I have combined these days into a single posting because yesterday was a sorting out day which is only really of interest to anyone who wants to try cycle touring. So, what do you have to do when you arrive in a new country? The answer is not get a visa as that is usually done in advance or at the airport. Travellers who are in a country (where a visa is needed) without one have made a very expensive mistake (and over the years we have met plenty of folk who unwittingly fell into that category). For Brits, Thailand is visa exempt for 45 days – so that is one elephant trap we avoided.
But once we arrive, the routine is largely the same for every trip namely, first rebuild the bikes or, in our case now trikes. It always takes about 3 hours to do this. It took 3 hours for the bikes and took 3 hours for the trikes – I suspect someone more competent could do it in far less time but we don’t have Malcolm Garner with us on this trip. For those know Malcolm (and even those who do not), I recommend you store him away in your luggage for any future cycling trip. We have never quite managed to do that – so bike rebuilding takes 1.5 hours per machine.
Then, buy a sim card and phone credit. Local phone shops are now easy to find on googlemaps (℅ the guesthouse wifi) and are staffed by wonderful young people who know exactly what buttons to press to charge a 30 day sim card. They can also put my sim card into Bernie’s phone (hers is a 2-sim phone) and can probably also turn water into wine (but we did not need to ask the young woman to do that). That sorted us geriatrics out with a local phone with local internet access – an essential tool for all travellers this century.
Next we found a post office to post the bike bags to Bien in Hanoi, who has kindly agreed to hold them until we arrive. Many thanks Bien who agreed to this even though we have not even met each other! But he has met our daughter and my sister as both passed through Hanoi, so he feels like family already. Bien, we owe you as you have avoided us carrying an extra 6kgs of weight.
That is about it. Bangkok is a wonderful city but this is our third visit and so we have seen all the major sights – so decided to concentrate on logistics (as Steve Taylor would say) and push on as soon as we could. But we did wander around the river frontage and found a marvelous restaurant called “Steve’s Cafe and Cuisine” which we entered via an alleyway at back of a temple complex. Great food and a reminder as to why Thailand is somewhere you can never tire of.
Eleven hours sleep one night and then virtually none the next is a strange way to get over jet lag – but it hits us all differently. I was still in bed waiting to get to sleep when the alarm went off – having finished my book, read the news, despaired of politics in the UK and USA (don’t get me started) and done the deadly killer sudoku. Just the preparation for an 80km day.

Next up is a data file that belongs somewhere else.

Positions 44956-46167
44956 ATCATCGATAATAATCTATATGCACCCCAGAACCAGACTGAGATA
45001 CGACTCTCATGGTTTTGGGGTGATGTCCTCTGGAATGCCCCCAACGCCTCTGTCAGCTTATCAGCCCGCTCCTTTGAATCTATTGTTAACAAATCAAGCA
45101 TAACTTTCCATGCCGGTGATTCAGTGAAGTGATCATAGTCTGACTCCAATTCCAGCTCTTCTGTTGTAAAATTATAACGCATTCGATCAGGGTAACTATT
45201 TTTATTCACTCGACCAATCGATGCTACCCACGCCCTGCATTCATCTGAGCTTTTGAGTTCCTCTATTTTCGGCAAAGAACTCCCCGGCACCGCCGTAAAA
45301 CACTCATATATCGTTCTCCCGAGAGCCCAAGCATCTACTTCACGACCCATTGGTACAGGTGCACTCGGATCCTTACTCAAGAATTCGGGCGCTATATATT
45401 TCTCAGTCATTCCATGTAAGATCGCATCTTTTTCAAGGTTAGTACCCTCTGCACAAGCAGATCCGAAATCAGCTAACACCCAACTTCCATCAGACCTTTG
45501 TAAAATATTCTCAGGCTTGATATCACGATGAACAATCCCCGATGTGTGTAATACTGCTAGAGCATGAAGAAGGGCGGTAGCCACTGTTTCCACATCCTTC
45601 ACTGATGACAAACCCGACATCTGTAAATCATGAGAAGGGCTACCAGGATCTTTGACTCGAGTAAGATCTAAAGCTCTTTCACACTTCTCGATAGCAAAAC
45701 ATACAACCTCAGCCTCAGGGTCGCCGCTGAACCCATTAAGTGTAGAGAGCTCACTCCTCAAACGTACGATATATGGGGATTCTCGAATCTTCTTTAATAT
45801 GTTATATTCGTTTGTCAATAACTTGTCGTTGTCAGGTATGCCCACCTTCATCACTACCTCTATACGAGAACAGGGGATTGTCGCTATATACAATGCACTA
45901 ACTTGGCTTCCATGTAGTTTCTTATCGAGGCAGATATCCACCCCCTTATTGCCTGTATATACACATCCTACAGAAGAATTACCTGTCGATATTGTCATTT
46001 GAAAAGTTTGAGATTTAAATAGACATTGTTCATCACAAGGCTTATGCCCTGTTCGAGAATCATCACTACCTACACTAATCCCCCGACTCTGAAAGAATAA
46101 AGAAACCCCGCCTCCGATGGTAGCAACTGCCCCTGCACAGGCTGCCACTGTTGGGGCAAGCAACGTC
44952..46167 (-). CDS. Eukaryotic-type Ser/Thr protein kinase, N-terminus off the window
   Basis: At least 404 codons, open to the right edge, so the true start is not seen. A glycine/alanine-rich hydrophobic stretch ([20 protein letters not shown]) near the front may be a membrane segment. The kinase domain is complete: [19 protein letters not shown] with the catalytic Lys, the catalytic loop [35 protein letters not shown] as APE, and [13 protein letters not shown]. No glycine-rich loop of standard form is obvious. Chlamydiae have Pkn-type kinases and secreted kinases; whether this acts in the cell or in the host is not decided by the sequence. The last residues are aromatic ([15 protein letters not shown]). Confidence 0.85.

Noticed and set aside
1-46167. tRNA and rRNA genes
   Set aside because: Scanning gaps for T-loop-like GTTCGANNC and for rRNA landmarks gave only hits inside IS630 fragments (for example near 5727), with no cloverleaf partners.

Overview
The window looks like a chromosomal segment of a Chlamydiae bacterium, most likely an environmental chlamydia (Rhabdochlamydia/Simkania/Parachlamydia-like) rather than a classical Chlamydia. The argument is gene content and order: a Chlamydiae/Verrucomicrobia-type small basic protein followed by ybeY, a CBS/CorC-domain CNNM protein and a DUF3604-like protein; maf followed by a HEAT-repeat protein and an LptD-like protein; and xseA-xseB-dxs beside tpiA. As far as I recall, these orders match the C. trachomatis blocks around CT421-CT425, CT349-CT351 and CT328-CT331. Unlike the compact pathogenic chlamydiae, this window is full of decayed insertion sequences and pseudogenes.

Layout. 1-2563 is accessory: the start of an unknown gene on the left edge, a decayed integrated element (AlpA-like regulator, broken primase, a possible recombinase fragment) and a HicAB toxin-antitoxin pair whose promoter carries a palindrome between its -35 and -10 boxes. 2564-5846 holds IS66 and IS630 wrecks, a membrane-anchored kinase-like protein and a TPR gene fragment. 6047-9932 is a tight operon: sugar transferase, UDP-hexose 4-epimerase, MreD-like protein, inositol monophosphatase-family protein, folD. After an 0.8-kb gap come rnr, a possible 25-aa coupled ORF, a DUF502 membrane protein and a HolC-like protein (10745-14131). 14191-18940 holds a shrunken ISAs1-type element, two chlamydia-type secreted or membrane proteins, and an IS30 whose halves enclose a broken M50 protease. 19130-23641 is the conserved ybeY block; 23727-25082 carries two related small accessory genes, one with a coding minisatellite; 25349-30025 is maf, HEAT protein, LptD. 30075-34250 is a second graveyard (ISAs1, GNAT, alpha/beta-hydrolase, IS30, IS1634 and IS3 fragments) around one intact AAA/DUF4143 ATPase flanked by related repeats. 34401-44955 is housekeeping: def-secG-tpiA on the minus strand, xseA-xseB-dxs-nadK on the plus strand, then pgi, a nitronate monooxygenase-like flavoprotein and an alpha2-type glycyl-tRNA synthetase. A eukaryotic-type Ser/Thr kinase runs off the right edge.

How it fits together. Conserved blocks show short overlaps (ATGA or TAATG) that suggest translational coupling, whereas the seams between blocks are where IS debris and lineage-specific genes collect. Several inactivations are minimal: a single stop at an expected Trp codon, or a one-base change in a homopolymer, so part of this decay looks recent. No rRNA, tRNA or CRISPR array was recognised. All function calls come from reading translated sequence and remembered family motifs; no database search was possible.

We got up at 7, ate hearty breakfasts and then got on our way. The first 30km were through the outskirts of Bangkok. Flat, lots of traffic (even on a Saturday morning) and wide roads. I will try to upload a brief video which shows more than I could explain.
Gradually the roads were smaller, the traffic was lighter and we got glimpses of rural Thailand. We cycled to Ayutthaya along some of the same roads we had covered in 2019. So please look at that entry for a fuller description. Here are some pictures which show the landscape.
Lunch was FANTASTIC!!! We stopped at a roadside stall with tables and saw the food cooked in a wok before our eyes. As we arrived the lady “patronne” was delivering a plate of rice, vegetables and stir fried pork to a guest. We asked for two of that in our basic sign language and then washed it down with cola and fanta. Steve’s Cafe and Cuisine was good but this knocked it for six. Mind you it was pricey – we paid £2.50 between us for our lunch including drinks.
Then we had just 30km to go to get to Ayutthaya. The road was flat but the wind was steadily against us, so it was hard going. But the wind effect is not nearly as pronounced on a trike as we are so low down. We rolled into town about 4pm and Bernie collapsed.
Before I could do that, I had to tend to my gears and buy some petrol for the stove. Neither proved too difficult and the restorative effects of a hot shower proved their worth (as ever).
6 thoughts on “Days 2 and 3: Sorting out and Bangkok to Ayutthaya : 77km”
Lovely to get the blog again. And with pictures and the video. I wonder if it would be possible to link to a map eg Google to show your progress and where you actually are ? I would be happy to set this up for you if it isn’t easy to do it within the blood itself if you were interested. Jete y.
Jeremy, That would be great. I have tried to do this but it is beyond me. Shall I email you our routes?
So great to see you both back on the road – and good going to do 70km for your first day out, and your first ever tour-day on trikes. Love the video too, but slightly disappointed to see you highlighting Malcolm rather than me as engineer-of-preference! 😉
Pete, You have many talents in many areas but I think we both recognise we come second to MG in bike maintenance! Great to hear from you. Hope you are enjoying the trip from the comfort of your canoe.
David, Bernie, Another brilliant read. Thank you!
Video as well! Impressive. Pleased you’ve escaped into the countryside safely and well done on getting all the kit assembled and organised. Despite your kind inferences I doubt I could have done it any better at all, never having tackled such an impressive tricycle. Safe journey onwards. Look forward to further reports. X